The problem with this debate is that parents aren't realizing what their kids already know. By virtue of attending school and having friends to talk to, kids learn about sex. As a parent, you can't stop that.
By publishing its "Sex and Relationships" spread, The Oracle was attempting to provide students with real information on a real issue, written in a way that high schoolers can relate to. Sure, some of the language was badly picked. Nonetheless, The Oracle provided students with a reasonable, well-thought-out piece on sex, which is pertinent to teenagers' lives because it addresses an issue that is two often brushed under the table by parents and teachers alike.
Parents, please realize this: teenagers are not thoughtless creatures. Teenagers will not make every mistake in the book just because they're young. They are not looking to crash your car or burn down your neighborhood, so please don't treat them like barbarians. Treat them like the thoughtful, maturing young adults they are, and hopefully you'll come to understand why The Oracle chose to devote a full center spread to sex.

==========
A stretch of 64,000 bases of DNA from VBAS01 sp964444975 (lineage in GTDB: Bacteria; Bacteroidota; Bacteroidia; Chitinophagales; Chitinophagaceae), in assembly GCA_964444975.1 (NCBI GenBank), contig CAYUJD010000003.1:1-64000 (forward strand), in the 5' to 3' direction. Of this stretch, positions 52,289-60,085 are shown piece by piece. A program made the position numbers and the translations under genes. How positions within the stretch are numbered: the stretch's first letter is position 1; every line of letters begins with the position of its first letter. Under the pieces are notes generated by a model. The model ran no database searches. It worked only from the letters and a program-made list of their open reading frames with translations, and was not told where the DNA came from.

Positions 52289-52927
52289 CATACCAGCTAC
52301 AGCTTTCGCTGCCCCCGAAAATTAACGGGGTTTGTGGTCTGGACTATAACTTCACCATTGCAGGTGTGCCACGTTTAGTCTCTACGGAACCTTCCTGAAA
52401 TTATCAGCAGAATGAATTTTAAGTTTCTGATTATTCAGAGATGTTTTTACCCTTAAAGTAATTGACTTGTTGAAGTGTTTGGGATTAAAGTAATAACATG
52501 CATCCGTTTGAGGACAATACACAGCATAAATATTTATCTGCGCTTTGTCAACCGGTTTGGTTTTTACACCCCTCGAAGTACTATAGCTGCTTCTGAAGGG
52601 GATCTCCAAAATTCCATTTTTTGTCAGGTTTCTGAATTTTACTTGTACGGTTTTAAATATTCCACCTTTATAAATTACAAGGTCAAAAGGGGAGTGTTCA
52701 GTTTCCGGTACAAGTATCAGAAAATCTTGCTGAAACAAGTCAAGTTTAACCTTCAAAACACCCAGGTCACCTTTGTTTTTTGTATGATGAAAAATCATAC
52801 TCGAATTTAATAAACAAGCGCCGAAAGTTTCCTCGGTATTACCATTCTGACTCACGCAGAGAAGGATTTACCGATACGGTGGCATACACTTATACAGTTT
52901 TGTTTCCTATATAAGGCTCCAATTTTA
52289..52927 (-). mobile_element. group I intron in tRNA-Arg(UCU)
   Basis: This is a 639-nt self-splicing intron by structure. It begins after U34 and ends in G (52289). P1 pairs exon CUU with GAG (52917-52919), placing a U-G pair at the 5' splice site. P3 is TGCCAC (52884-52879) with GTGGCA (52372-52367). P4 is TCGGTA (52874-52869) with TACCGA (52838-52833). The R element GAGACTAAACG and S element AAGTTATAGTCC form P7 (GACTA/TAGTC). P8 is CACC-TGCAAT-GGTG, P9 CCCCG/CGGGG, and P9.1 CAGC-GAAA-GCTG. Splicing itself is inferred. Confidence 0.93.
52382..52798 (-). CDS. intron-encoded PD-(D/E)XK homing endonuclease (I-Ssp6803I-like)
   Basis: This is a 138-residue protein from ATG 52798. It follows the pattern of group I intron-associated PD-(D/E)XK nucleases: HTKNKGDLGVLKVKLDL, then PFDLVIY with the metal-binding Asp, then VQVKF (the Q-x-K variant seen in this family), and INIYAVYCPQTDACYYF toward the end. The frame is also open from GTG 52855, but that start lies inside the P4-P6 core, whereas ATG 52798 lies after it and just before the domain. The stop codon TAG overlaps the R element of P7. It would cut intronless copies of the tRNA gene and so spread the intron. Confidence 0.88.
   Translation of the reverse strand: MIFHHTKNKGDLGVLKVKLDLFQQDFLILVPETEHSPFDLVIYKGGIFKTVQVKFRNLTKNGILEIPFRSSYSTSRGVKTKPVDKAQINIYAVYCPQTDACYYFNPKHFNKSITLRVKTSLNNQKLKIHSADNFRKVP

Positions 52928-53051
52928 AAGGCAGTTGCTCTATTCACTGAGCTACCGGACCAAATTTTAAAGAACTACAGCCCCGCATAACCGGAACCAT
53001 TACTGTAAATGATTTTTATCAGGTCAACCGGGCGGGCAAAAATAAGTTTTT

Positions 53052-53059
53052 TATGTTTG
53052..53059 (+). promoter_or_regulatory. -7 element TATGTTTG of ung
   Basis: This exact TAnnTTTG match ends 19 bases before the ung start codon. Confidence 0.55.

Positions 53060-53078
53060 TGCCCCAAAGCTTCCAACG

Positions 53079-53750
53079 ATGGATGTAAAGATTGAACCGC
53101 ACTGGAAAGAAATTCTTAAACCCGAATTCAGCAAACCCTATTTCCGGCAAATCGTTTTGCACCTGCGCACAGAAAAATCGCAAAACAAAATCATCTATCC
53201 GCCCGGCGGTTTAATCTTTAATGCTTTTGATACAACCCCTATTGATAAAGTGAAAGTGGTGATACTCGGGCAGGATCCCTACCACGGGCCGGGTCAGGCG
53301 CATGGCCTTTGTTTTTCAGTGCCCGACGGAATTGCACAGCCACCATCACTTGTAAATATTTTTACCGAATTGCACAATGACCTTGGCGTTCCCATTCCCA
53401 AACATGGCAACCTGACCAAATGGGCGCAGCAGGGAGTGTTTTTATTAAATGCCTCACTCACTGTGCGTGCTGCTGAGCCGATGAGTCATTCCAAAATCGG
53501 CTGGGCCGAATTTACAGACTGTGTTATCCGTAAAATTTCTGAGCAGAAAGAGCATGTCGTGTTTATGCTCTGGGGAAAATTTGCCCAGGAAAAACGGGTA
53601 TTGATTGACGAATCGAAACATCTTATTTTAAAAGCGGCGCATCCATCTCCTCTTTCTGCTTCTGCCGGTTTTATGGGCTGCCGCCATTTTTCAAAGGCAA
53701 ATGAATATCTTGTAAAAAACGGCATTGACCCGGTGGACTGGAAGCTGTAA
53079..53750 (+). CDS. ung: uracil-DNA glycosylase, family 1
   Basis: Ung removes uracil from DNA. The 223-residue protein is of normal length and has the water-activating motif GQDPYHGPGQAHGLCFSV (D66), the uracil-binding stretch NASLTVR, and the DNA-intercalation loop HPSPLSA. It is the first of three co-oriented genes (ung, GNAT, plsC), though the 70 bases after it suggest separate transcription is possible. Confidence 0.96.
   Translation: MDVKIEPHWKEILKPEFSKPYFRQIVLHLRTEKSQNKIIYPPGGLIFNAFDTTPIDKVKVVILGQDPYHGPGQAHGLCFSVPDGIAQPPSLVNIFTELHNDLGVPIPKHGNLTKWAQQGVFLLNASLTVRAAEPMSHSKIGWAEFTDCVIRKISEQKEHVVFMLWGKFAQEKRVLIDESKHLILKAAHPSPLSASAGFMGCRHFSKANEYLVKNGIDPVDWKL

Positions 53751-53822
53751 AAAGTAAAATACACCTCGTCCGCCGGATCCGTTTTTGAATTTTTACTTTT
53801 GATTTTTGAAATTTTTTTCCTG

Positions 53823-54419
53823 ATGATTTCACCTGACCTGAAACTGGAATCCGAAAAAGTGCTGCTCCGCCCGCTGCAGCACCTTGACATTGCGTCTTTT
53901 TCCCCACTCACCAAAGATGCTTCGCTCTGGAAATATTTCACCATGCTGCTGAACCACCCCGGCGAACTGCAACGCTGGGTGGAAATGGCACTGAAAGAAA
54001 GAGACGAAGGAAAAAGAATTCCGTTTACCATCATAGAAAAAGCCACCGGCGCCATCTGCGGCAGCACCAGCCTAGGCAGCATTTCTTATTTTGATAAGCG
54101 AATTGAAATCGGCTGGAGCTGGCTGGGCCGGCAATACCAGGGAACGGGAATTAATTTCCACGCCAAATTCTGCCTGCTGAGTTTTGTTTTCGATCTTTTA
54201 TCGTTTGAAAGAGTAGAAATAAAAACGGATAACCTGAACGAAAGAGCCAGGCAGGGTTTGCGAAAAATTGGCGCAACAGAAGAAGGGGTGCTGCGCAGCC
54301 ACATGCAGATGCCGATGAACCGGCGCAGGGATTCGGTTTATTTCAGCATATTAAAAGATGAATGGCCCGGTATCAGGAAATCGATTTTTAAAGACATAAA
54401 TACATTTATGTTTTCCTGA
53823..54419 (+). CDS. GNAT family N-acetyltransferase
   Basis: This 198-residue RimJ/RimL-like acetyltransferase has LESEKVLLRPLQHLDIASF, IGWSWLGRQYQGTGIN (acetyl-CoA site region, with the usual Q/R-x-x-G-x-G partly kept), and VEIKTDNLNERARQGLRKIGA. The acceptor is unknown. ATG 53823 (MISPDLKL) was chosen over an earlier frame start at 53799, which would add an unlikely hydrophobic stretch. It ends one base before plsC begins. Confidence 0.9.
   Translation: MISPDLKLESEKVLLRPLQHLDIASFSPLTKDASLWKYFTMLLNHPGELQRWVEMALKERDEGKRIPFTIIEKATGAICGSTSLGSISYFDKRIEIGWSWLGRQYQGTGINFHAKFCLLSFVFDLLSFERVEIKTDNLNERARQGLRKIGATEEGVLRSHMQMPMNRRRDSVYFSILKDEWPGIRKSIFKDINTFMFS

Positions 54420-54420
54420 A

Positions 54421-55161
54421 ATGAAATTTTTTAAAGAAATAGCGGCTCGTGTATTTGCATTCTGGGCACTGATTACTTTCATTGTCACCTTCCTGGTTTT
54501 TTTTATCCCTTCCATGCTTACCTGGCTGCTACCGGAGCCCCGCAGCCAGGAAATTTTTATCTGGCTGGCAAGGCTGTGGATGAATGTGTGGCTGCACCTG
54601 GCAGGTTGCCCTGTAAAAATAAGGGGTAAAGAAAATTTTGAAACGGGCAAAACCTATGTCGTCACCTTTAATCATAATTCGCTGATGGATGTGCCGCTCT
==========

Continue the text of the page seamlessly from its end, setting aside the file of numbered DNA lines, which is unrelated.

Tom Ashkenazi said it best: "Our job as journalists is to accurately and honestly report the truth. And this is exactly what we did with this article. Shooting the messenger won't fix anything."
As a Bay Area student journalist, I applaud The Oracle for its courage in publishing a spread that would cause this kind of controversy for the greater benefit of its audience: students.
Posted by Sharon, a resident of the Cuesta Park neighborhood, on Mar 14, 2013 at 6:29 pm
MVHS is not a private school, yet they are highly dependant on the checks we parents write while our children attend this school. At least that is the message they convey in their aggressive fundraising campaigns. I wonder if they they would miss my $1,000 check (as that IS the 'suggested' minimum amount they ask from each family)?
I wonder if they would miss ten families $1,000 checks?
Surely they would miss the $1,000 checks from 300 families who decided to put thier checkbooks away until their concerns were taken seriously?
Posted by Wo\'O Ideafarm, a resident of another community, on Mar 14, 2013 at 7:38 pm Wo\'O Ideafarm is a member (registered user) of Mountain View Online
Sharon, making your voluntary gifts to the school conditional on whether you like what the student newspaper prints is censorship. It is against the spirit of the freedom to speak, which is the most important freedom and the foundation of our whole system of self government.